THE EXPERIFAITH MODEL: HOW IT WORKS AND WHO IT'S FOR
THE EXPERIFAITH MODEL EXPLAINED
The religions of the world are not the same, and yet, they converge at the point of experience because human beings are the common thread. For Gudjon Bergmann, the founder of Harmony Interfaith Initiative, this was the key insight that eventually unveiled the Experifaith model while he attended seminary. The model explores the essential elements of faith and spirituality and shows how they fit together.
The following is a brief explanation of the model. We include this information here because the model is used in some of our programs. If you are interested in learning more, please buy the book.
SETTING ASIDE STORYFAITH
To begin with, the Experifaith model sets aside the narrative aspects of religion, the stories of who said what to whom, where it happened, what it means and so on, not because the stories are unimportant, but because they are not the same across religions.
THE TWO PATHS OF EXPERIENCE
With a sole focus on experience, the model identifies and validates two major experiential paths that are found in all religions and spiritual traditions. The path of Goodness is external in nature, expansive, and focuses on increasing capacity for love, compassion, and empathy. The Path of Oneness is internal in nature, introverted, and focuses on detaching from all the elements that are not permanently present.
CONNECTED YET SEPARATE
Having identified the two major paths, the model explains how the two of them may seem at odds but have existed side-by-side in all the major wisdom traditions for millennia. They are connected yet separate. Each should be practiced and discussed on its own terms.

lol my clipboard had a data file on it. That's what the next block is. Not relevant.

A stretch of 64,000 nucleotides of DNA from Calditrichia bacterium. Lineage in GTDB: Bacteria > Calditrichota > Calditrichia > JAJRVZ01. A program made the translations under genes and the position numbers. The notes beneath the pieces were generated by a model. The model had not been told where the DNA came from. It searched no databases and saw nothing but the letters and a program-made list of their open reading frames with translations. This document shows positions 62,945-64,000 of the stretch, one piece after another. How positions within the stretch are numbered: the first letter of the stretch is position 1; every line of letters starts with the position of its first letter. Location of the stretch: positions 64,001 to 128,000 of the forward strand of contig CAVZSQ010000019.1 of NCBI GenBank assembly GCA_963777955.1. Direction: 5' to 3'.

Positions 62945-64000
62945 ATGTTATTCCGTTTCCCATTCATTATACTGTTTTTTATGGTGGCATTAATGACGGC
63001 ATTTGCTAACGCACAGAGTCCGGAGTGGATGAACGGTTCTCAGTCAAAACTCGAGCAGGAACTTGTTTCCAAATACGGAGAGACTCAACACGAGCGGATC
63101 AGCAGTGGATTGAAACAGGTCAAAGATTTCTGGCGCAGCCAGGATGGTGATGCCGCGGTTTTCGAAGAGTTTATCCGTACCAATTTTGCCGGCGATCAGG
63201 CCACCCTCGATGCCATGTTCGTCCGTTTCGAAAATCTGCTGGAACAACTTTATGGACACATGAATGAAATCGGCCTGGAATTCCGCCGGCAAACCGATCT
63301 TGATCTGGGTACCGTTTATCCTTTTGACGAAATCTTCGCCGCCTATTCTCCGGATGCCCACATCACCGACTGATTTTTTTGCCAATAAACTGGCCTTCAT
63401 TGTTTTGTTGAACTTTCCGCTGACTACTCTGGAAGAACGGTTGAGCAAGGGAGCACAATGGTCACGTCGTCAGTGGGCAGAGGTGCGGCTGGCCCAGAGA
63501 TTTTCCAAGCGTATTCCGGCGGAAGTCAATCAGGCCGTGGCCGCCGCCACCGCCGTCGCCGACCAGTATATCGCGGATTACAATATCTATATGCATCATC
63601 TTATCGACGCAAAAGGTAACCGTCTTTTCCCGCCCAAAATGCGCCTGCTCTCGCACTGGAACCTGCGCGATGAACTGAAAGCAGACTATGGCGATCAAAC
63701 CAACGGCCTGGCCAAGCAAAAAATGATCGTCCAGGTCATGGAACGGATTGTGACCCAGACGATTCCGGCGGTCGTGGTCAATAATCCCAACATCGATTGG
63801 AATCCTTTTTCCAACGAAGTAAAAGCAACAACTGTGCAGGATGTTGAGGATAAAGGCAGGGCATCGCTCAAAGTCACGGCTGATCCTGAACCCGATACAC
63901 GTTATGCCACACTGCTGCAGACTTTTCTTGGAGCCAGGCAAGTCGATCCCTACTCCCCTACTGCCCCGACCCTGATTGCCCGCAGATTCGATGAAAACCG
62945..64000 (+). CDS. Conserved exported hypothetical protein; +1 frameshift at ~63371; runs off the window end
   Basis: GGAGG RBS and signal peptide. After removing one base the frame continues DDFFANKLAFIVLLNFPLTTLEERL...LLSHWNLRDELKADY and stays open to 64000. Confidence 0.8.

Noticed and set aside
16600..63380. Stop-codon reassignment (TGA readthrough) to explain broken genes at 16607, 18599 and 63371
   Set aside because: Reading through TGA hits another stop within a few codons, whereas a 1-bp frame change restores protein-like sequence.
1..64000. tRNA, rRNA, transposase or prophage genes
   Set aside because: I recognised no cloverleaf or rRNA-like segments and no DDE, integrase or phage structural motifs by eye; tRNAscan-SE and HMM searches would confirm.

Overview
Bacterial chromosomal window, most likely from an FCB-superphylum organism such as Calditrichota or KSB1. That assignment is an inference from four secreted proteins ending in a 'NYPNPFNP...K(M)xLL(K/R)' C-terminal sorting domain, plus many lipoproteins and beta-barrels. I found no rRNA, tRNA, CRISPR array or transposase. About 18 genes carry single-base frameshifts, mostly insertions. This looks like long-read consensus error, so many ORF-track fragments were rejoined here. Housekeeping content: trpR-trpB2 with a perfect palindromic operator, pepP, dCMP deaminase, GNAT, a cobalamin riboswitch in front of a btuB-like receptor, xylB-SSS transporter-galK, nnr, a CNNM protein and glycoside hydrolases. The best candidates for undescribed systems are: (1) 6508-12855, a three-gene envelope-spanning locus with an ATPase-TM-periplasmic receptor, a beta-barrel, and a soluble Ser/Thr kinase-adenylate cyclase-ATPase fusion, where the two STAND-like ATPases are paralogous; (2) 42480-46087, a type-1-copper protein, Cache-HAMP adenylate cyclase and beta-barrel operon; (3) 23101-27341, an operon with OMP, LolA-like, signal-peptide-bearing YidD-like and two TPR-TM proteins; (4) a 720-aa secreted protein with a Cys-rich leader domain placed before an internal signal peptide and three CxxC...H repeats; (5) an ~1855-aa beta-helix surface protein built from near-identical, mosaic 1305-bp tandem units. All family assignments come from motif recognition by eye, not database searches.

Finally, the model illustrates four spiritual action categories that are found across faiths, (1) experimentation, involving practices such as prayer, meditation, and rituals, (2) contemplation, (3) love, and (4) service. The goal is not to find balance between the four categories, but to see them all as valuable aspects of different spiritual paths.
THE FAITHFUL, THE NONES, AND INTERFAITH ACTIVISTS
Those who have benefitted most from this model (so far) are; the faithful, religious people of all faiths, who have used the model to reconnect to the experiential aspects of their faith; the nones, people who identify as spiritual-but-nonreligious and have used the model to see if their spiritual approach is truly inclusive and comprehensive; and interfaith activists, who have used the model to facilitate a new type of dialogue.
“We have, for the first time in history, easy access to all of the world's great religions. Examine the many great traditions—from Christianity to Buddhism, Islam to Taoism, Paganism to Neoplatonism—and you are struck by two items: there are an enormous number of differences between them, and a handful of striking similarities. When you find a few essential items that all, or virtually all, of the world's great religions agree on, you have probably found something incredibly important about the human condition.” - Ken Wilber